environments. Rather than tracing a flow, hierarchy theory models multiple scales of
ongoing, concurrent, interrelated activity. These two perspectives on ecological causality
are compatible, and have been combined in the ecological literature (e.g. (Burns, Patten,
& Higashi, 1991); (Mikulecky, 1991); (Jørgensen, 1992)). The combined paradigm is
sometimes referred to as network-hierarchy theory.

Network theory and hierarchy theory are fairly easy to combine. Neither one excludes
the other in any way, and an ecological study could easily contain both a network analysis
and a hierarchy analysis of the relationships of a given system. It is somewhat more
challenging to merge network and hierarchy analysis into a single framework. This
unification has been achieved by some however, including in a model of the interaction
between flows and structures in physical geography put forward by Chorely and Kennedy
((Chorley & Kennedy, 1971)). Their model allows us to combine network and hierarchy
models, and to describe the interactions between thermal and configurational energy.

2.1 Focus and Scale in Network and Hierarchy Theories

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The focus of an ecological study is known as the focal system. Relationships with other
systems in the overall ecosystem only make sense with reference to a focal system.

The network perspective represents the focal system as a bounded unit that receives
inputs, processes them and releases outputs. ((Miller, 1978) (Miller, 1987); (Tracy,
1989)). These units have some stability in time, including the capacity to replicate, which
means that these systems are stable enough to enact ecological roles within larger
networks, such as food webs. Flows of energy and materials can be mapped from node to
node in an ecological network (e.g. from organism to organism in a biome or from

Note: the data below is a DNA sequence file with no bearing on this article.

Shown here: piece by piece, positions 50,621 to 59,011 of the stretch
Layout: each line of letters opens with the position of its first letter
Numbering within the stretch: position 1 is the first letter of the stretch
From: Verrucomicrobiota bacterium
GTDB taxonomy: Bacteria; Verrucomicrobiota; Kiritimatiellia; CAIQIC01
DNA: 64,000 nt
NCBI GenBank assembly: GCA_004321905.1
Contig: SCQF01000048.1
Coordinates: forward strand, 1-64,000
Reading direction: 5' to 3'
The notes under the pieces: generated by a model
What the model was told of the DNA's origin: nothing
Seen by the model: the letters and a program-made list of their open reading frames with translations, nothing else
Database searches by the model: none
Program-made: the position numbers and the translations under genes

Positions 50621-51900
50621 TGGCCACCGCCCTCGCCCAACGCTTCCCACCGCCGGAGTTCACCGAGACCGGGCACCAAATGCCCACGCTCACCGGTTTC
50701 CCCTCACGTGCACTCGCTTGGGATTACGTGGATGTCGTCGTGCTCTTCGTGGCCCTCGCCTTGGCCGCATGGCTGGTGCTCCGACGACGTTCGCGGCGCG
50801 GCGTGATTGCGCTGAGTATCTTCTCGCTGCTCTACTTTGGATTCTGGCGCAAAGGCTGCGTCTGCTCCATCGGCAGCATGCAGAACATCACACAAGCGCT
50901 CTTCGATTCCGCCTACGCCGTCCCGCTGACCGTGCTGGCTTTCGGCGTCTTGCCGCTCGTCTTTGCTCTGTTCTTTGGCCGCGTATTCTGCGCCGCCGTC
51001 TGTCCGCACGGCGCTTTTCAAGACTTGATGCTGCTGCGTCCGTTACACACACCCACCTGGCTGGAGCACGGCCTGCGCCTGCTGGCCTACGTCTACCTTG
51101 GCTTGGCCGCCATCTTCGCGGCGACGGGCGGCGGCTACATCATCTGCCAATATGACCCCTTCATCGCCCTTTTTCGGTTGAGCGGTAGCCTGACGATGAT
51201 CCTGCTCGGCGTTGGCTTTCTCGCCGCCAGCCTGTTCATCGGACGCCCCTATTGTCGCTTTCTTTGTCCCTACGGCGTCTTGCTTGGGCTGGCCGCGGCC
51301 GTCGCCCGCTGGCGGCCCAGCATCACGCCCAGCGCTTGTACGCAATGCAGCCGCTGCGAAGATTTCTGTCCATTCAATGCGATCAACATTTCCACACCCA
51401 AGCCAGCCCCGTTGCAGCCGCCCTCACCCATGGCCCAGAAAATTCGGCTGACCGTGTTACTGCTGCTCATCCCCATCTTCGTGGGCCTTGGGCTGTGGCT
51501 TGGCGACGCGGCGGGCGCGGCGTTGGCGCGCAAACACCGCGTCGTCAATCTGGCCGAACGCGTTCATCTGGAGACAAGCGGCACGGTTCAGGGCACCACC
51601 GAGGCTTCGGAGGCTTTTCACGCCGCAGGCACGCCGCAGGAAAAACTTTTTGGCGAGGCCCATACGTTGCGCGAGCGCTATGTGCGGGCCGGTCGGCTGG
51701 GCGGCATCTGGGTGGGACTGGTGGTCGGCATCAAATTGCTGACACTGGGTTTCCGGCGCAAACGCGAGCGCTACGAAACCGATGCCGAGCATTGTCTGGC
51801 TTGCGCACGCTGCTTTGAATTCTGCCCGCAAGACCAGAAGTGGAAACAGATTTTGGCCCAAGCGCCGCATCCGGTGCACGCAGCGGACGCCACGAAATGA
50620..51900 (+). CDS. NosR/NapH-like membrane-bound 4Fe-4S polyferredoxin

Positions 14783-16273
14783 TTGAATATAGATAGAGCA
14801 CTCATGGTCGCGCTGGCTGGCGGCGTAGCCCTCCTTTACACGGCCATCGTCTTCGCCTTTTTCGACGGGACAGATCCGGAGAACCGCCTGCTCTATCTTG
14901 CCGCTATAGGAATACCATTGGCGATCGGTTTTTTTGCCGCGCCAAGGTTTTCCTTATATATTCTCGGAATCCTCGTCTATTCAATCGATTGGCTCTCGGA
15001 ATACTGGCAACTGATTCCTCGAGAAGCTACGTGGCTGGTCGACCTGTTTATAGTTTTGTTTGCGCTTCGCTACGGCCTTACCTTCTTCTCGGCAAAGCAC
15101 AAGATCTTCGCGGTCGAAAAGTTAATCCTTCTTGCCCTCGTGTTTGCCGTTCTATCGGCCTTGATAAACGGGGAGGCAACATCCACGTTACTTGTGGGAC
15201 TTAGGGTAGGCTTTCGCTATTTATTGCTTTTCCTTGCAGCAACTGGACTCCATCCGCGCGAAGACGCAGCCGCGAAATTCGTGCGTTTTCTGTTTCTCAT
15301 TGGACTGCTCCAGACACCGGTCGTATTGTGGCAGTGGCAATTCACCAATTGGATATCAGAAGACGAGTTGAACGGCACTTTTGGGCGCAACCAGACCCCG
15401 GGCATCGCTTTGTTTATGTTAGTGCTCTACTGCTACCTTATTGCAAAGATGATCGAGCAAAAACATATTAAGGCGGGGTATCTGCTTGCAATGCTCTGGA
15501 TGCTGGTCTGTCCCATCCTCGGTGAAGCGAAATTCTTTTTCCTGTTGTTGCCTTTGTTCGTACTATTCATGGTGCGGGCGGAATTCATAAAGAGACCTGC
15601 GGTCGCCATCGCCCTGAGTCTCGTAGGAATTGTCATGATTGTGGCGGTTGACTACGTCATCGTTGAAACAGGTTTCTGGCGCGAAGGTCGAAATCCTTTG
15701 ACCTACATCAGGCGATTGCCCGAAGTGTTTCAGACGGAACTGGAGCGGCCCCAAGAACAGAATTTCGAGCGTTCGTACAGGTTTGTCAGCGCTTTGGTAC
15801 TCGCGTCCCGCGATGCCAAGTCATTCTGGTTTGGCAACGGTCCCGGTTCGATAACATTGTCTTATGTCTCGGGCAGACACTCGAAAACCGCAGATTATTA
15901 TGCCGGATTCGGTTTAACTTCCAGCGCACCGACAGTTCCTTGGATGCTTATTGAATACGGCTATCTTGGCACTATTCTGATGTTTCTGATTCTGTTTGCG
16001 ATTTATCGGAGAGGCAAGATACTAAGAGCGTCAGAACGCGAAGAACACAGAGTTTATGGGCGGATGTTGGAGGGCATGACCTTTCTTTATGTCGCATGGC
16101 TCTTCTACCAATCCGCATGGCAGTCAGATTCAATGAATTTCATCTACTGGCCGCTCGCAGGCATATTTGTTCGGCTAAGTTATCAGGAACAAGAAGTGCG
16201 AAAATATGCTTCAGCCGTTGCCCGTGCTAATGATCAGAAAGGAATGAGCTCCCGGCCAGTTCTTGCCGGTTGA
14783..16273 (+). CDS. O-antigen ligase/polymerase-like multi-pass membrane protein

population to population in a community). Each node takes up input from its
environment, and outputs work, waste and byproducts back into the environment.
Organisms thus make resources available to each other, each reducing energy by some
degree, and leaving it in a form that another organism will be able to reduce to some
additional degree, releasing more materials as it does. The ‘food chain’ is perhaps the
most widely recognizable example of ecological network-type reasoning.

Systems are related through their input-output relationships, which can be mapped.
Energy circuits can be drawn to represent flows of energy through these systems, with
ecosystem components acting like components in electrical schematic diagrams, signal
flow graphs, process flow diagrams, metabolic networks or other such network
representations ((Mikulecky, 1991); (Odum, 1994)). Besides tracing the flow of energy,
material cycles can be mapped as well, such as the carbon dioxide cycle (made
increasingly salient by the acceleration of global warming). Network analysis is the tool
most suitable for representing thermodynamic flows from node to node in an ecological
energy reduction chain. It can thus represent the thermal side of the thermal-
configurational interaction.

Network theory emphasizes sequential relationships, and a full network model of an

ecosystem would show a web of sequential movements of matter and energy, centered on
a focal system. However, sometimes a higher-level event can influence every point along
a sequence simultaneously, e.g. a major climatic event. Hierarchy theory grapples with
the fact that ecosystems are radically nested, with organisms within organisms within
populations within communities within ecosystems within the biosphere. Whichever